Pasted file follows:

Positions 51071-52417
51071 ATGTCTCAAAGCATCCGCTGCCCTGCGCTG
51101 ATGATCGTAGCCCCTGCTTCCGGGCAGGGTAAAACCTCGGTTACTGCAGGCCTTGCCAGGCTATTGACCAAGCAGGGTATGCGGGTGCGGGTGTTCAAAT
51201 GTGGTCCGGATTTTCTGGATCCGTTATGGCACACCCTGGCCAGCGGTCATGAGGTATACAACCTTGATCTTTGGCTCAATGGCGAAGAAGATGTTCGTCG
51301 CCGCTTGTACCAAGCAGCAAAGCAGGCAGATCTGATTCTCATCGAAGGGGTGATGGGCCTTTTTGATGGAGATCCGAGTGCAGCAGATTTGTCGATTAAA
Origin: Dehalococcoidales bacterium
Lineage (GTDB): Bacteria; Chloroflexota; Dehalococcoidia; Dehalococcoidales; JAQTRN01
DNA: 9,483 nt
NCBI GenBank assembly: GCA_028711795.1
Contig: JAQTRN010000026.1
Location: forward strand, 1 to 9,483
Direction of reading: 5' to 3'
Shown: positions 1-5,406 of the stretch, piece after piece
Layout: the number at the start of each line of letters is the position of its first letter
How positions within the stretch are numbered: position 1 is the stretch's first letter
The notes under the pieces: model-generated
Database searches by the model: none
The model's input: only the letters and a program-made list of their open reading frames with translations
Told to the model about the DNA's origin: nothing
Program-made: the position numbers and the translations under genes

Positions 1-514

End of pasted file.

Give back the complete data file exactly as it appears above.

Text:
Positions 51071-52417
51071 ATGTCTCAAAGCATCCGCTGCCCTGCGCTG
51101 ATGATCGTAGCCCCTGCTTCCGGGCAGGGTAAAACCTCGGTTACTGCAGGCCTTGCCAGGCTATTGACCAAGCAGGGTATGCGGGTGCGGGTGTTCAAAT
51201 GTGGTCCGGATTTTCTGGATCCGTTATGGCACACCCTGGCCAGCGGTCATGAGGTATACAACCTTGATCTTTGGCTCAATGGCGAAGAAGATGTTCGTCG
51301 CCGCTTGTACCAAGCAGCAAAGCAGGCAGATCTGATTCTCATCGAAGGGGTGATGGGCCTTTTTGATGGAGATCCGAGTGCAGCAGATTTGTCGATTAAA
Origin: Dehalococcoidales bacterium
Lineage (GTDB): Bacteria; Chloroflexota; Dehalococcoidia; Dehalococcoidales; JAQTRN01
DNA: 9,483 nt
NCBI GenBank assembly: GCA_028711795.1
Contig: JAQTRN010000026.1
Location: forward strand, 1 to 9,483
Direction of reading: 5' to 3'
Shown: positions 1-5,406 of the stretch, piece after piece
Layout: the number at the start of each line of letters is the position of its first letter
How positions within the stretch are numbered: position 1 is the stretch's first letter
The notes under the pieces: model-generated
Database searches by the model: none
The model's input: only the letters and a program-made list of their open reading frames with translations
Told to the model about the DNA's origin: nothing
Program-made: the position numbers and the translations under genes

Positions 1-514